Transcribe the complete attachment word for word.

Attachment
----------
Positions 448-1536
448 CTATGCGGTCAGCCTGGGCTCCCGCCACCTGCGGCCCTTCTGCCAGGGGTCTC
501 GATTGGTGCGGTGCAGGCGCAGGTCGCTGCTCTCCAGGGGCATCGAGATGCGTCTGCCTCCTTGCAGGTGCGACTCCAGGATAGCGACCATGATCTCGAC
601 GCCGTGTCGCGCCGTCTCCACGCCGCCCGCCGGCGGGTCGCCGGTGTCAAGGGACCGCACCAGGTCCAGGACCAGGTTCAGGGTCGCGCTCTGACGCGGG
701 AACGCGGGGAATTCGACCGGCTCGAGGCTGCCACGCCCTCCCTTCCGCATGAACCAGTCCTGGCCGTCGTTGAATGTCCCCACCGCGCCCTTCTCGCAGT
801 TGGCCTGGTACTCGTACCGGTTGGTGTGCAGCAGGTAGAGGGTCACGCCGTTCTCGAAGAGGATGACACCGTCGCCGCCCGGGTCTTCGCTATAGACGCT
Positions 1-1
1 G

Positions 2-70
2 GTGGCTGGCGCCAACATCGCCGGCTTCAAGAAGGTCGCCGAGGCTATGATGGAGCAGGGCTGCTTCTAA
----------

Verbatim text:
Positions 448-1536
448 CTATGCGGTCAGCCTGGGCTCCCGCCACCTGCGGCCCTTCTGCCAGGGGTCTC
501 GATTGGTGCGGTGCAGGCGCAGGTCGCTGCTCTCCAGGGGCATCGAGATGCGTCTGCCTCCTTGCAGGTGCGACTCCAGGATAGCGACCATGATCTCGAC
601 GCCGTGTCGCGCCGTCTCCACGCCGCCCGCCGGCGGGTCGCCGGTGTCAAGGGACCGCACCAGGTCCAGGACCAGGTTCAGGGTCGCGCTCTGACGCGGG
701 AACGCGGGGAATTCGACCGGCTCGAGGCTGCCACGCCCTCCCTTCCGCATGAACCAGTCCTGGCCGTCGTTGAATGTCCCCACCGCGCCCTTCTCGCAGT
801 TGGCCTGGTACTCGTACCGGTTGGTGTGCAGCAGGTAGAGGGTCACGCCGTTCTCGAAGAGGATGACACCGTCGCCGCCCGGGTCTTCGCTATAGACGCT
Positions 1-1
1 G

Positions 2-70
2 GTGGCTGGCGCCAACATCGCCGGCTTCAAGAAGGTCGCCGAGGCTATGATGGAGCAGGGCTGCTTCTAA